Edinburgh: Printed for Archibald Constable and Co. Edinburgh and Cadell and Davies, London, 1815. First Edition. Wrappers. Two original articles disbound from Volume VII of Transactions of The Royal Society of Edinburgh (not a reprint, facsimile reproduction, or photocopy). Roman numerals preceding titles refer to order of sequence as published in the Transactions. Demy 4to (273 x 210mm): 79-108,139-211,pp, complete with nine copper-plate engravings. Recently bound by Fitterer in stiff marbled wrappers. An excellent wide-margined example, tightly bound and clean throughout. Geology Emerging 994. Fine. Item #BB2624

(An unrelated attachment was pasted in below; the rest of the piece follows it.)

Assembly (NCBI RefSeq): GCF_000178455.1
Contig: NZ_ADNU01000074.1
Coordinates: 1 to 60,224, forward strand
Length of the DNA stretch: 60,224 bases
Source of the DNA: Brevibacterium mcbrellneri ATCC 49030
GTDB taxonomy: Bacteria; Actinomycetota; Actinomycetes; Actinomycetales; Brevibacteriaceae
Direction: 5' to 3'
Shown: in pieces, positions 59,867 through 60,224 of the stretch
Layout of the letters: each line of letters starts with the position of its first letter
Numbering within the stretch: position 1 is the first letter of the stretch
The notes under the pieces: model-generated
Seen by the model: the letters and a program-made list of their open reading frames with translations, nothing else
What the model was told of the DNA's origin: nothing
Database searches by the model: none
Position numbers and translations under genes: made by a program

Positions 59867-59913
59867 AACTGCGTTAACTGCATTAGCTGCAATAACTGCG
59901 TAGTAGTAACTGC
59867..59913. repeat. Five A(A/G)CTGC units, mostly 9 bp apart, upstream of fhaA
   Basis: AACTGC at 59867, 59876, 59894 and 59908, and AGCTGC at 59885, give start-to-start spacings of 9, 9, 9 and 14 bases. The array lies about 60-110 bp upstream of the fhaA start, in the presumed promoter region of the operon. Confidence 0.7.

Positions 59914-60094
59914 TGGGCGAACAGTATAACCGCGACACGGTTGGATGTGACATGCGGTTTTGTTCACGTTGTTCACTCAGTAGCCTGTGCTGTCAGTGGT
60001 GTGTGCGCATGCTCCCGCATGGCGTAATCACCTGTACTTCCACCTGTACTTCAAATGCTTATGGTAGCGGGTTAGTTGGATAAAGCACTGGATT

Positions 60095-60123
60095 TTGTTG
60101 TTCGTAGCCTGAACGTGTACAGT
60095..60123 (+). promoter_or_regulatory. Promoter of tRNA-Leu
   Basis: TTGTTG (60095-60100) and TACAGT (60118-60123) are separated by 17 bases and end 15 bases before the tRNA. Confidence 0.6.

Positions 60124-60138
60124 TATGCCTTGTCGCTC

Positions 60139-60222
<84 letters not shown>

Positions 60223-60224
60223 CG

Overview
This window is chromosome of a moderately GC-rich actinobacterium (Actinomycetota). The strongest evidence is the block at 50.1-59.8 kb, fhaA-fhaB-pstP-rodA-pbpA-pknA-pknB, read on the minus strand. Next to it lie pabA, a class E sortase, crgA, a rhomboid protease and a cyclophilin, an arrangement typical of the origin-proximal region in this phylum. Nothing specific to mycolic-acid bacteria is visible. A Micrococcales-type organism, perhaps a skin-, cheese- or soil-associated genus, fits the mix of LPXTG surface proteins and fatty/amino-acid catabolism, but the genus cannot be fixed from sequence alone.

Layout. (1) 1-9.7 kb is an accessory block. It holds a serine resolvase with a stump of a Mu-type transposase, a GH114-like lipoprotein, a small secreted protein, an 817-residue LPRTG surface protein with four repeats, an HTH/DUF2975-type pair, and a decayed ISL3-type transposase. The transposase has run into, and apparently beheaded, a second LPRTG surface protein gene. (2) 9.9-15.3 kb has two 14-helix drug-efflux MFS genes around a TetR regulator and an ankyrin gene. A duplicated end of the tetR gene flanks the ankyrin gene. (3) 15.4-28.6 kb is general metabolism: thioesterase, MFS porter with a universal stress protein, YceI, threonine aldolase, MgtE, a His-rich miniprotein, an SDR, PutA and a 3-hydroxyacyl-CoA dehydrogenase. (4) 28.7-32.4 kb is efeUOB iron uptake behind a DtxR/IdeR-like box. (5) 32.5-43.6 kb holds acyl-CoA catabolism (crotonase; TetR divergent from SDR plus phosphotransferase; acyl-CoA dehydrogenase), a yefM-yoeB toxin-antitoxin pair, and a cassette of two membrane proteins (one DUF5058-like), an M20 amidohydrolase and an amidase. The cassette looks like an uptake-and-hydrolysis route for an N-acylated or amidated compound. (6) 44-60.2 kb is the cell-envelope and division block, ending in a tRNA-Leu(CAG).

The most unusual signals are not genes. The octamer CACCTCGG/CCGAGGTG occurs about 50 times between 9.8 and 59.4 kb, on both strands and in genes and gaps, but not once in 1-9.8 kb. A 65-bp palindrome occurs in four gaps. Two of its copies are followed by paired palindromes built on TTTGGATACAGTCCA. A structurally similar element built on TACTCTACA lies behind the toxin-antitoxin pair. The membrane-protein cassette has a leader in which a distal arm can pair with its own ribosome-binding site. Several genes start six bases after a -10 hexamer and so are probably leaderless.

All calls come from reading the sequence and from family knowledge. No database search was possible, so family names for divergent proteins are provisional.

Hall founded the field of experimental geology and was a supporter of Hutton's Theory of the Earth. In the first paper, "On the Vertical Position and Convolutions of Certain Strata" (see DSB, vol. 6, p. 55), he conjectured that series of closely packed folds in Lower Paleozoic rocks in southern Scotland had been formed by lateral pressure. To test the theory, he constructed a machine in which layers of clay, when subjected to lateral pressure from opposing directions, reproduced folds closely comparable to those found in the rocks. Hall concluded that the intrusion of large masses of granite had produced the folding, providing strong support for Hutton’s idea that granite was an intrusive igneous rock and marking a stage in the advancement of geological thought. The second paper, “On the Revolutions of the Earth’s Surface,” records a further attempt to reproduce a geological process experimentally. In it, Hall discussed certain surface features (later shown to have been caused by the ice sheets that covered Europe in the glacial period), and concluded that they were caused by the passage of enormous tidal waves (tsunamis). (Based upon the ideas of Horace Benedicte de Saussure and Peter Pallas, Hall came to believe that the earth's surface is reshaped and recycled, not by the ordinary processes of erosion, as Hutton had suggested, but by immense tidal waves.) Hall had examined numerous manifestations of glacial action in the region of Edinburgh, including deposits of boulder clay and fluvioglacial gravel, leading him to believe that a tidal wave, caused by some deep-seated and powerful submarine manifestation of igneous activity, had crossed mid- Scotland. He attempted to reproduce a tidal wave by exploding gunpowder under water, but the experiment appears to have done no more than produce a violent upheaval of the water above the explosion. N. B. With few exceptions (always identified), we only stock books in exceptional condition, carefully preserved in archival, removable mylar sleeves. All orders are packaged with care and posted promptly. Satisfaction guaranteed. (Fine Editions Ltd is a member of the Independent Online Booksellers Association, and we subscribe to its codes of ethics.).